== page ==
Planning and building infrastructure have been part of America's tradition -- and greatness -- since the founding of the Republic. Our earliest leaders recognized the need to invest in road networks to serve the needs of the colonies, water systems to serve growing cities, canals to facilitate trade, railroads and telegraph lines to open up the West, and dams to encourage settlement and generate power.
The challenges of the 21st century -- global warming, water stress, energy insecurity and a global economy in crisis -- require a renewed national focus on the infrastructure that is essential to our cities, our rural communities, and our economy.
Unfortunately, we have neglected the state of America's infrastructure far too long, threatening our economic prosperity and the future of our communities, urban and rural. The American Society of Civil Engineers has given our nation's public infrastructure -- water, sewer, and transportation systems -- a grade of D-minus, estimating that it will cost $1.6 trillion over the next five years just to repair the infrastructure we currently have. The National Surface Transportation Policy and Revenue Study Commission recently calculated that it will take $225 billion annually just to maintain our existing transportation system over the next 50 years.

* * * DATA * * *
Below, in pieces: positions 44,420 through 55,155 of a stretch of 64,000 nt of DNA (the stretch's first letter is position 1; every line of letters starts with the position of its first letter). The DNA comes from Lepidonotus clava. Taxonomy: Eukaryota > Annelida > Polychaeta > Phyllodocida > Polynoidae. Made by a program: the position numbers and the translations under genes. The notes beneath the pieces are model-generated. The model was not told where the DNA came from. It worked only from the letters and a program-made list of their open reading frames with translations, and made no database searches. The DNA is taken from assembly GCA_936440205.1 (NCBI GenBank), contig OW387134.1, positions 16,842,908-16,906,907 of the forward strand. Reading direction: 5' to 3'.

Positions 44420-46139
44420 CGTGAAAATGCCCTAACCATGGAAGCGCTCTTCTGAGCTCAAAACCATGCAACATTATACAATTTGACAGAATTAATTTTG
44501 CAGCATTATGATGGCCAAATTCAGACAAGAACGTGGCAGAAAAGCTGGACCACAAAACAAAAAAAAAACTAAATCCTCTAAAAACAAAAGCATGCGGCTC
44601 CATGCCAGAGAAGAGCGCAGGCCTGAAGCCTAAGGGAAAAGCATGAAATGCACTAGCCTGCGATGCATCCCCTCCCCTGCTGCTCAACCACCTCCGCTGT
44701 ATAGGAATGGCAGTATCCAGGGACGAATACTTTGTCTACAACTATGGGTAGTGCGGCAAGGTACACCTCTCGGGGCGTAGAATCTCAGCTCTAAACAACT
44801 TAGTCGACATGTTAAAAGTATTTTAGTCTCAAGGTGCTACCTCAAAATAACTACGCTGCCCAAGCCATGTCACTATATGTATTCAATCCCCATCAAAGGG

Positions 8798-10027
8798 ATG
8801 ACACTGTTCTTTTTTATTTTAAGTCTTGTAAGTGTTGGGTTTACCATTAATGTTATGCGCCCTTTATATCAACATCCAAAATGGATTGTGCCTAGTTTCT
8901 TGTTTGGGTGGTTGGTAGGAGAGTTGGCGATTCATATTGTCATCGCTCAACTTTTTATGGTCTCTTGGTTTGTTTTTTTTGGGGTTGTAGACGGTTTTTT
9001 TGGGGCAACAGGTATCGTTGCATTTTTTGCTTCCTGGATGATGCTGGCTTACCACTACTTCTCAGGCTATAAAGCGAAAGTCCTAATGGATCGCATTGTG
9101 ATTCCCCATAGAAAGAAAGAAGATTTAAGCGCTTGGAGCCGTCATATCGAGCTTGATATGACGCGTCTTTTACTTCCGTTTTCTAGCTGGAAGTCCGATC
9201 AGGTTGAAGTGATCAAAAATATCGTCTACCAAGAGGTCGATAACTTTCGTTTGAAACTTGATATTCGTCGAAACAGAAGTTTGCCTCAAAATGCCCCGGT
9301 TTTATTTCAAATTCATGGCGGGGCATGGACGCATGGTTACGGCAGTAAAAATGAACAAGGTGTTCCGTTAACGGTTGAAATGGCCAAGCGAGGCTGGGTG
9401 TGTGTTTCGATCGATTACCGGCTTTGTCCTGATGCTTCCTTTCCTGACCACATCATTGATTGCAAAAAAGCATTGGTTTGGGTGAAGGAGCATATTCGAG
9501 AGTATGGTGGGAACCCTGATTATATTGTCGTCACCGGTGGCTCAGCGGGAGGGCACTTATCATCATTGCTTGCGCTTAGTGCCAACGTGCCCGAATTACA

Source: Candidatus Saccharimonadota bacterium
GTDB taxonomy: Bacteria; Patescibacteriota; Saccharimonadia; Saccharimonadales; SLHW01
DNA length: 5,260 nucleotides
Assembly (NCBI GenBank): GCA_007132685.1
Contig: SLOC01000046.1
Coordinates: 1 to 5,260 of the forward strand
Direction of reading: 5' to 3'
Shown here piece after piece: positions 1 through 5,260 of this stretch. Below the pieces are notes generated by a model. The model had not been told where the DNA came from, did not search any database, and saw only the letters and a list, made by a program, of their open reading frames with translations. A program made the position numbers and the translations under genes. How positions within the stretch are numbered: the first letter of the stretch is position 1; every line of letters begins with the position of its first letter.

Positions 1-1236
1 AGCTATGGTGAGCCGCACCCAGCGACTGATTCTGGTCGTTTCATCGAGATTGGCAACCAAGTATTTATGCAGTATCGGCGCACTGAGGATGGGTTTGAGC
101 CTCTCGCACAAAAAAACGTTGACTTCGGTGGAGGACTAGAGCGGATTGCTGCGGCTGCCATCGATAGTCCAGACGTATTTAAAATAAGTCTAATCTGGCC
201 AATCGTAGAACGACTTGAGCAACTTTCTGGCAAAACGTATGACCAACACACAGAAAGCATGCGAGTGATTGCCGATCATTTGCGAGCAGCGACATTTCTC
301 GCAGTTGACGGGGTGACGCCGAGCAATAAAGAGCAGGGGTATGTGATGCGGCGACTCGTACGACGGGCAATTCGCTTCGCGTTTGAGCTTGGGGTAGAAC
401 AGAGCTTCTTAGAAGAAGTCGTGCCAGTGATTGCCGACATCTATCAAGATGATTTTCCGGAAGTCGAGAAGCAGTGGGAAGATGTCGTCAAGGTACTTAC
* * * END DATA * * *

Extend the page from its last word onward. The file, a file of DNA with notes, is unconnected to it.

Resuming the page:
A warming climate creates more demands on our infrastructure. Communities will require more energy-efficient transportation systems that produce fewer carbon emissions; additional water storage capacity; and stronger levees and dams to protect homes and businesses from unpredictable and increasingly severe weather events.
The future of America depends on transportation systems that connect and support the economies of our communities and metropolitan regions; water systems that ensure clean water for our households and crops; sewer systems that ensure public health and a clean environment; and dams and levees that protect our homes and businesses.
If we are to meet the demands of the 21st century, we need a new National Plan to define and finance the infrastructure required to support a sustainable economy, improve the livability of our cities and rural communities, provide jobs for Americans, and strengthen our national security.